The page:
Moussa Dembélé – Good Enough For Tottenham Hotspur?

 • by Sam McGuire
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Tottenham Hotspur are said to be confident of securing manager Mauricio Pochettino’s top summer transfer target in the form of Celtic striker Moussa Dembélé.

According to reports in the Sun, Spurs believe they have pipped the likes of Arsenal, Chelsea, Liverpool and Paris Saint-Germain – his boyhood team – to the 20-year-old’s signature. It would be a coup for Daniel Levy and the recruitment team to land such a highly sought-after talent.

The Frenchman has seamlessly adapted to life at Celtic Park since his summer move from Fulham and has 17 league goals and five assists to his name. The prolific striker is involved in a goal every 79 minutes. It’s little wonder Scottish team’s defences are terrified at the sight of the former Paris Saint-German youngster.

He was linked with a £40million move to Chelsea in January but nothing materialised and the rumour mill went into overdrive when he flew to London on deadline day. However, it was for treatment on his knee and nothing more.


Glasgow Live claimed recently that the French striker had rejected the chance to join Chelsea at the end of the season as he could not get a guarantee of regular first-team football.

It’s clear money isn’t a driving factor for the hit-man and development is at the forefront of his thinking. Spurs, and Pochettino, have a history of showing patience with youngsters and developing them.

“This is a deal that has been in the offing for a very long time and looks to be set for this summer,” a source told The Sun.

“The boss is a huge fan and wants to make sure he has enough options up front going into next season.”

Key players in their title push last season and the challenge for Champions League this season are ones who have developed from a young age at the club.

Harry Kane, Dele Alli, Christian Eriksen, Eric Dier, Kyle Walker and Danny Rose are all starters and all were given not just the platform but the time to really hone their skills at White Hart Lane.

Dembélé would no doubt be given a chance under the Argentine manager but would they be able to offer him the regular football he craves?

Harry Kane scores twice as Spurs beat Everton 3-2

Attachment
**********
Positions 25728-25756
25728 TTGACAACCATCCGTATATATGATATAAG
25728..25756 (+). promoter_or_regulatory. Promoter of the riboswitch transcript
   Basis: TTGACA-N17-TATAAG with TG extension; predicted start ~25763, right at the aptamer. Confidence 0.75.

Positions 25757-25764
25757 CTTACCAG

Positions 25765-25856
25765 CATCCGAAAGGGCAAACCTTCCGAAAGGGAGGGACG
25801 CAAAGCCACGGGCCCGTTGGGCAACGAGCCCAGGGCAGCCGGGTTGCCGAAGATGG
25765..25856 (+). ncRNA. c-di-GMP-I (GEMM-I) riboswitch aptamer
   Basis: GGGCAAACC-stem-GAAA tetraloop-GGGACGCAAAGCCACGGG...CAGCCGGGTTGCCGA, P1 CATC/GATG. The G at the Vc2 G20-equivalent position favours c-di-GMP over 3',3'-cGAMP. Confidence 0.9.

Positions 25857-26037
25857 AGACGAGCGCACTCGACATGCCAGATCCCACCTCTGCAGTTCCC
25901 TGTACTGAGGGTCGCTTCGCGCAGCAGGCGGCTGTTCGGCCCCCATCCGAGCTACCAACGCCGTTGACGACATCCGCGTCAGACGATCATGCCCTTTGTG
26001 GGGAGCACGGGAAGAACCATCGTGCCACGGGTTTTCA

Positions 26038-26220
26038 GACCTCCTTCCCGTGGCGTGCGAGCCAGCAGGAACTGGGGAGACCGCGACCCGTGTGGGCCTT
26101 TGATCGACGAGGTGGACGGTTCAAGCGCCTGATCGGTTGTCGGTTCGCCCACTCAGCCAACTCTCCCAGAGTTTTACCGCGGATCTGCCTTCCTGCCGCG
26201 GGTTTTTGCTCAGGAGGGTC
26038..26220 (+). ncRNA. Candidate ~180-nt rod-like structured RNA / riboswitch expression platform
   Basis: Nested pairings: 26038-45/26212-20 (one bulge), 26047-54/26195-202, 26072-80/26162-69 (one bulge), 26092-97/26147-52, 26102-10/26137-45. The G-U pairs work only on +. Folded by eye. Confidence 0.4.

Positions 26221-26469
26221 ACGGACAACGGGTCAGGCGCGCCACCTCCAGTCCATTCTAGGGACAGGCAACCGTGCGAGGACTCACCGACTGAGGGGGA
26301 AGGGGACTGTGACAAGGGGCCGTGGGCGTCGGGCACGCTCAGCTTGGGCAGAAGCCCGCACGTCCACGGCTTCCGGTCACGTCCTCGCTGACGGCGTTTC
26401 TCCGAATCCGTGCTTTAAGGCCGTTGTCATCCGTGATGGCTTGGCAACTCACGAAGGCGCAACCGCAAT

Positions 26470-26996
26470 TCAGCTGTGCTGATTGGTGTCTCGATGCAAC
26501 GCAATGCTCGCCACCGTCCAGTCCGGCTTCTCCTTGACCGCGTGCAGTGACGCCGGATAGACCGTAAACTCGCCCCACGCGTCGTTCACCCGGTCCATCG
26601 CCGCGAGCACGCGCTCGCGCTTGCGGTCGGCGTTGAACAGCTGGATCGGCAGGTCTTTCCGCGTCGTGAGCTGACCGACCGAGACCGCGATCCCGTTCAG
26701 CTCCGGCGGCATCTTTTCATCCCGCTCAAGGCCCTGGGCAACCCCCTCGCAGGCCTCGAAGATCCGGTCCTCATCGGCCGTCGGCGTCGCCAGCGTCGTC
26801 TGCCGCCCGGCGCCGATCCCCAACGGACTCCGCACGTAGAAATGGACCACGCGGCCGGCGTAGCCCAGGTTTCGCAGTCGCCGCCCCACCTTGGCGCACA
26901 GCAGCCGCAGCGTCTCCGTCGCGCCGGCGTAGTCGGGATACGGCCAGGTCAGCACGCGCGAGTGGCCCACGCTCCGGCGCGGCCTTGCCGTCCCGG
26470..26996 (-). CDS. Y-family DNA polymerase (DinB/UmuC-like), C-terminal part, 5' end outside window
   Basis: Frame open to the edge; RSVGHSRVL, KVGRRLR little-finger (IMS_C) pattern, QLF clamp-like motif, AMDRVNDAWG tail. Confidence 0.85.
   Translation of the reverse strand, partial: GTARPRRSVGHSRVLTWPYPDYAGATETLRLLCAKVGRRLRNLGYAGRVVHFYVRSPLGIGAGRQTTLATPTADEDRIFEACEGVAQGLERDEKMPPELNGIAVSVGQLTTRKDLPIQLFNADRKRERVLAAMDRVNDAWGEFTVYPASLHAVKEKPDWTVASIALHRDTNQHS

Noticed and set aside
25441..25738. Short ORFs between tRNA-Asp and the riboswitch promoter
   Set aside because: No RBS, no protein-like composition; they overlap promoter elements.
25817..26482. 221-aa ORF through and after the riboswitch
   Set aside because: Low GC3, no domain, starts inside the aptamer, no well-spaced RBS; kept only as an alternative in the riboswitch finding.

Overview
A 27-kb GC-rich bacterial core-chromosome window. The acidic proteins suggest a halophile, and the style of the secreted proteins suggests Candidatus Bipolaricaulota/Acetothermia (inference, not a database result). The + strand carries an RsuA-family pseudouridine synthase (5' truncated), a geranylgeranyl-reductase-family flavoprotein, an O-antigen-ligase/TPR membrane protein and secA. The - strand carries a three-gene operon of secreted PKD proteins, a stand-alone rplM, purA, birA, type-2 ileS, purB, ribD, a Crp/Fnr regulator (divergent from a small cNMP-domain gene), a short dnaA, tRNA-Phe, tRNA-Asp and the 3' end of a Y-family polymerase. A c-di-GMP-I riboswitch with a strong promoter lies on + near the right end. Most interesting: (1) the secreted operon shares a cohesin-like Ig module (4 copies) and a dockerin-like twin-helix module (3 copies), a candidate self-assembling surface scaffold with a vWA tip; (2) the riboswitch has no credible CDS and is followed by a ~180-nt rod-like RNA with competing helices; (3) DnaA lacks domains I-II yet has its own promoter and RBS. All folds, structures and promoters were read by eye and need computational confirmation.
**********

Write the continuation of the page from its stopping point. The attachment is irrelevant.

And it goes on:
The only way he could get both the French striker and Kane into the same starting eleven would be to drop one of Eriksen, Alli, Victor Wanyama or Mousa Dembélé, and there’s a risk this could upset the balance of the team.

Is the Celtic star special enough to risk the balance Pochettino has worked so hard to find?

Dembélé is much more than goals

First off, people tend to devalue the weight of his goals because they’re arriving in the Scottish Premier League. It’s not the best defensively but in the player’s defence, you can only beat what’s put in front of you. It never seemed to do Henrik Larsson any harm..

There’s also a misconception in the media that Dembélé is nothing more than a poacher. That’s not a bad thing but at the same time it’s a little disrespectful to a player who has worked on his game to become somewhat of an all-rounder.

He’s quick and likes to play on the shoulder of the last defender when the opportunity presents itself. He’s good in the air (3.3) and won more aerial duels per 90 minutes than Harry Kane (1) in the Champions League.

He can drop into deeper areas and link play with the supporting midfielders. He’s got a creative side to his game which would flourish with a better supporting cast. His pass success rate in Europe’s elite competition is 72.7 per cent from the 23.2 passes he attempts. Kane’s record this season was 74.7 per cent success rate from 25 passes.

Depending on the sort of person you are will impact how you view that stat. Those who are cynical may feel as though he is poor on the ball. However, those with an open mind may appreciate that he’s playing what you could call risky passes. There’s a chance he won’t complete the pass but if he does he gets his team into a goalscoring position.

In the pictures above you get to see the creative side of Dembélé’s game. In the first picture, he picks the ball up in a deep area and has three opposition players in close proximity. He could play it safe, turn backwards to face his own goal and just look to retain possession.

He doesn’t though, instead he plays a lofted pass into the space behind the Inverness left-back for the Celtic man on the right to attack. He turns the opposition around with one pass. They go from pressing him high in their own half to having to chase back towards their own goal.

He doesn’t just admire his pass either. He follows the play forward and gets into a good position inside the penalty area to fire home.

Once again you see Dembélé in a deep area. He picks up the loose ball inside his own half and plays the ball into the space down their right flank. The Celtic man bombs on and exploits it, he carries the ball into the penalty area before chipping the ball to the back post for the striker, who has made up the ground, to head home.

In the sequence of three pictures above it’s his movement and spatial awareness which should be admired. He drifts into the area just outside of the penalty area to fill the space. In this instance many poachers hold their position in the area but Dembélé shows he’s got more to his game.

He then picks the ball up and threads a pass into the space (shown by the white arrow) before driving into the penalty area (highlighted by the red arrow). As the ball is worked into the box centrally he checks his run, steps back to create the space to receive the pass before slotting home with great confidence.

It’s this sort of movement, intelligence and overall play which makes him an ideal fit for the Spurs attack. There’s no question he’s good enough but is there room in the starting eleven at White Hart Lane for him?

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